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A service evaluation investigating the use of tooth wear risk assessment and the use of screening tools in general dental practice


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  • Regarding erosion, there is ‘evidence that the presence of this condition is growing steadily’. [1]

  • Many adults are mainly seen with moderate tooth surface loss where values have risen from 11% in 1998 to 15% in 2009. [2][3]

To prevent or reduce non-carious tooth wear, it is important to recognise, grade, diagnose and monitor the severity, cause and progression of tooth wear. [4]


Basic Erosive Wear Examination (BEWE) is a  recently developed screening tool for general dental practitioners to assess and record the severity of tooth wear [5].


  • Identify risk assessment, charting and use of a screening tool for erosive tooth wear in general practice

  • The most common risk assessment performed by associate dentists and experienced practice owners was TMD assessment (8% of associate dentists or experienced dentists assessed TMD) and least common was assessing for intrinsic sources of acid (0.5%).

  • Foundation dentists were statistically significantly more likely to assess dietary sources of acid, intrinsic sources of acid, TMD and soft tissue signs of parafunction (p<0.001).

Associate dentists and trainers were 97% less likely to chart erosive tooth wear than foundation trainees controlling for practice type, age and exemption status (AOR 0.03, 95% CI 0.00-0.16, p<0.001).

  • A higher percentage of risk assessments were carried out by foundation dentists compared to educational supervisors and associate dentists.

  • A high percentage of educational supervisors and associates did not record tooth wear on the dental charts.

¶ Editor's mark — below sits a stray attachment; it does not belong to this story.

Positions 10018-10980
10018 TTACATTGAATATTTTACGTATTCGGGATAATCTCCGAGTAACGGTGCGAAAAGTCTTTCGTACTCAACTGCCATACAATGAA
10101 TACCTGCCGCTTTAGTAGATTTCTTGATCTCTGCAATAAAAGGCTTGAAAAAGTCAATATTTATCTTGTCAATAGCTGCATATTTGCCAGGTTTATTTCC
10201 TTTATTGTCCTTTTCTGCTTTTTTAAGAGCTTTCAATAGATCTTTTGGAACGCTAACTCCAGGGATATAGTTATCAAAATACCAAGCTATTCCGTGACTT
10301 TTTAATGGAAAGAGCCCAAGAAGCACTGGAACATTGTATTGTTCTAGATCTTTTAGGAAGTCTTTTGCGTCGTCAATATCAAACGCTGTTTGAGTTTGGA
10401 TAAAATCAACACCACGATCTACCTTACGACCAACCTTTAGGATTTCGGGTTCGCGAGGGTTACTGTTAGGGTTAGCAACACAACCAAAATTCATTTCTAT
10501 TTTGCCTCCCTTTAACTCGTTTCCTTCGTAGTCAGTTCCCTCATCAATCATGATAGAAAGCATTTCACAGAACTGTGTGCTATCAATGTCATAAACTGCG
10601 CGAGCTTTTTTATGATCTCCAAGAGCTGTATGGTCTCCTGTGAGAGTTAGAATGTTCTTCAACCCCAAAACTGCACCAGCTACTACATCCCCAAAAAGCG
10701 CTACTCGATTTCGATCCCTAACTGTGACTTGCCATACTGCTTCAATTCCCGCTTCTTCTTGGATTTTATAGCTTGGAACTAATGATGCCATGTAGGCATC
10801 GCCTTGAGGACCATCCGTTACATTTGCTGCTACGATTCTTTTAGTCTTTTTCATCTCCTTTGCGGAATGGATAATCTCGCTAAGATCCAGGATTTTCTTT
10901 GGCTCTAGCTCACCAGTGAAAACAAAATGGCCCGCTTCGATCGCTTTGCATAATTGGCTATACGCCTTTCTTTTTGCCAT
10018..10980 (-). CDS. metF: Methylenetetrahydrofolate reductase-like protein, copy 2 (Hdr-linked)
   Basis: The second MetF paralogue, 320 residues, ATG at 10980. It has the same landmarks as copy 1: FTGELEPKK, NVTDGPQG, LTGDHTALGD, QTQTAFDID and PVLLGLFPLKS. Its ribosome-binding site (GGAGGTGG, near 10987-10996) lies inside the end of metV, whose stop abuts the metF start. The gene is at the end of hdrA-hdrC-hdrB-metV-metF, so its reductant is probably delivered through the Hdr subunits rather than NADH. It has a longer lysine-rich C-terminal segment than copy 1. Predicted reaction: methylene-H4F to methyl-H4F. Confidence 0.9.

• Overall there is little or no use of a screening tool such as the BEWE.
  • Erosive tooth wear screening and a comprehensive risk assessment is not routinely performed in audited dental practices.

  • Foundation dentists are more likely to perform risk assessments but an increase in sample size and statistical analysis is required to confirm this.

Overall, record keeping for erosive tooth wear and management is poor among all three dentist groups. It would be beneficial for dentists to use a screening tool as part of their examinations and may benefit from being provided with guidelines or a toolkit on risk assessment of erosive tooth wear.

  • Intrinsic sources of erosive toothwear include: gastro-oesophageal reflux disease (GORD), hiatus hernia, rumination, morning sickness, eating disorders anorexia, bulimia, orthorexia. [6].

  • Conditions that induce reduced salivary flow and therefore reduced buffering capacity against acid - Sjogrens syndrome and other autoimmune diseases, medications e.g. anti-depressants can show increased risk of toothwear [6].

  • GI cancer is becoming increasingly prevalent. In 2012, more than 12,000 people died of gastro-intestinal cancers –more than twice the combined total for breast and prostate cancers. [7].
Pilot hybrid BPE/BEWE
A simple custom screen created on EXACT (SOE)(layout to be finalised), for use in routine dental examinations, allowing a sextant by sextant screening of periodontal and erosive wear diseases.

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